Retail Sales Force Pound Down

An unexpectedly negative retail sales report published today in London forced the pound down versus several currencies as it indicates that economic struggle in the country is still a reality in the U.K., shunning investors from pound-priced assets.
The pound touched a two-month low versus the U.S. dollar after the Office for National Statistics published the first retraction in retail sales in the U.K. in six months, indicating that the economic recovery process in the nation will take longer than expected and forcing the pound down specially versus the greenback and the yen, which benefited from a risk aversion scenario today after concerns regarding Greece’s debt situation emerged. The euro was one of the few currencies that didn’t advance versus the sterling as Greece, being an Eurozone member, affected the outlook for the bloc’s currency in a considerably negative way.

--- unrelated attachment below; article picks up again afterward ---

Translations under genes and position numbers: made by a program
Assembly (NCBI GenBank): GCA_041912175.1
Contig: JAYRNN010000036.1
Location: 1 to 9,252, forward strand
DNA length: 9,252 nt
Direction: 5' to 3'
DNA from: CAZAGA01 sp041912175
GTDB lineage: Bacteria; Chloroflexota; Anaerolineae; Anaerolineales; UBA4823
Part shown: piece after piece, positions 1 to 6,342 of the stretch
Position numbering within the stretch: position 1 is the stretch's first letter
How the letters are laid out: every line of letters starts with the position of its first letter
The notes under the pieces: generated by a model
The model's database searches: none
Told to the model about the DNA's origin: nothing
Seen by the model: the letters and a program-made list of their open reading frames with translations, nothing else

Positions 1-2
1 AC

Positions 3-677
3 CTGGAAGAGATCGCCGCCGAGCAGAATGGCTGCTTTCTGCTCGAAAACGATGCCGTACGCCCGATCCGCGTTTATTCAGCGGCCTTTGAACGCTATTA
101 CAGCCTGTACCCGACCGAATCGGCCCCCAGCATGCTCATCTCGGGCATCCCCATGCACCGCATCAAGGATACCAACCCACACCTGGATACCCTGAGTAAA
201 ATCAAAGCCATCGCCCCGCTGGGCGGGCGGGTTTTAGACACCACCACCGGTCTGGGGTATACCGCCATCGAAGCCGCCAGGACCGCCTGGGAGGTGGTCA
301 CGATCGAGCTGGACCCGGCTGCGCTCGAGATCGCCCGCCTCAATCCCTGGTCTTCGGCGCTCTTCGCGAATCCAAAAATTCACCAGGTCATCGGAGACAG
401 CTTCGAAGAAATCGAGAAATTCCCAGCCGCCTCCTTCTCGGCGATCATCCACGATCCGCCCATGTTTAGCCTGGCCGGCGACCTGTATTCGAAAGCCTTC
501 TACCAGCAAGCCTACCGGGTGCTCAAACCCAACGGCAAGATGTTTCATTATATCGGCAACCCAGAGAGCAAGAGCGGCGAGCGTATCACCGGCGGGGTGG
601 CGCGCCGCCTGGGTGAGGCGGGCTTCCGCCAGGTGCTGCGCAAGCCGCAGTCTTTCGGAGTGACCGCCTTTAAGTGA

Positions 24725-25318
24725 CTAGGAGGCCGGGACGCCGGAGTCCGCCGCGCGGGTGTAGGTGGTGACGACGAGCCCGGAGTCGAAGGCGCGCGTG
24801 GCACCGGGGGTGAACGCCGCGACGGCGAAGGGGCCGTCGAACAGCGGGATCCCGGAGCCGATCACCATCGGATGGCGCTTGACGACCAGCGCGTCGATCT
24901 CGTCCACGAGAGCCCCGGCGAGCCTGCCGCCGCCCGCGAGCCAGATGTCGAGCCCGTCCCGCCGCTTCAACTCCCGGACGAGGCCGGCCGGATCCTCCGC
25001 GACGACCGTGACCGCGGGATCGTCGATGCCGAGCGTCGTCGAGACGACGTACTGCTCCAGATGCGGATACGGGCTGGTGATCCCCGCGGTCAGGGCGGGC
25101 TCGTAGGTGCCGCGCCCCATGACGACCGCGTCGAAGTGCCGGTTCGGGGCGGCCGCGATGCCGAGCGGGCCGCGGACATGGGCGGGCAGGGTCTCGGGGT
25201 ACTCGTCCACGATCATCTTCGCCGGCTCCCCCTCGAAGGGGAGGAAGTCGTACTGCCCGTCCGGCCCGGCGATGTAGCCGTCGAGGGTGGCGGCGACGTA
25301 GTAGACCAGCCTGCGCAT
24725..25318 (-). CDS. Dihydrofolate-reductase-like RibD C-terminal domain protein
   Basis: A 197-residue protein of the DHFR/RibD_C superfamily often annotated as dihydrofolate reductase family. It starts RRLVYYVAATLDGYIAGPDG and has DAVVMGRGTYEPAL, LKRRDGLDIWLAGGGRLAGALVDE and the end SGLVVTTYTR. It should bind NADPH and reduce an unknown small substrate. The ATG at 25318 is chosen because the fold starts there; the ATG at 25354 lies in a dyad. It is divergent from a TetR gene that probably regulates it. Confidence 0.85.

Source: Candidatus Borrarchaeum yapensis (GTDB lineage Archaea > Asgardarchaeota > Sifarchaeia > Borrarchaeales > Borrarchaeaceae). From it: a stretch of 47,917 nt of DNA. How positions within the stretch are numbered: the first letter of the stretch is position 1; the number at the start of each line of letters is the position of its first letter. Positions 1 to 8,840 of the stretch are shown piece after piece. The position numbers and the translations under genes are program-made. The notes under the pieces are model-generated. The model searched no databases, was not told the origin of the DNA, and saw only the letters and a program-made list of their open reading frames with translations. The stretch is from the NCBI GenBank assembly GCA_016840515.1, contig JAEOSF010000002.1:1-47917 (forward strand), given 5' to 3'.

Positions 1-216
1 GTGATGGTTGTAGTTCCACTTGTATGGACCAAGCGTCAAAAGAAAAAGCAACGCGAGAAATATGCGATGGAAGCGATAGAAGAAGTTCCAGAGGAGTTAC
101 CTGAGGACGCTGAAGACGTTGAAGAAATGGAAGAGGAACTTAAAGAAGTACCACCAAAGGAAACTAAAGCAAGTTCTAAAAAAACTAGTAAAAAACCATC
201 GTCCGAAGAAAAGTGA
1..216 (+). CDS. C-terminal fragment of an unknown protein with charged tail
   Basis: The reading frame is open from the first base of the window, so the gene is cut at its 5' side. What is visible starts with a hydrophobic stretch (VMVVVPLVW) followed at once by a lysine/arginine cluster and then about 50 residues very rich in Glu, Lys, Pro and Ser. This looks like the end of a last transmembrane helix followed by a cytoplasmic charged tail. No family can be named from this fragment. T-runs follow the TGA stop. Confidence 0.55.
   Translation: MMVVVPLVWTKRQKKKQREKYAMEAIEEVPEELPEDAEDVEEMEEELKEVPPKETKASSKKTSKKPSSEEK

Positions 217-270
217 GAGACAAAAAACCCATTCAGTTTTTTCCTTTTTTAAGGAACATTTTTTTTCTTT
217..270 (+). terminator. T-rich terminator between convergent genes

Even if retail sales fluctuate significantly and do not necessarily indicate severe problems for the British economy, the data broke a series of positive figures and was enough for setting the pound down on a day market by risk aversion, as analysts explain.
GBP/USD traded at 1.6150 as of 14:57 GMT from a previous rate of 1.6336. GBP/JPY traded at 145.60 from 146.65.

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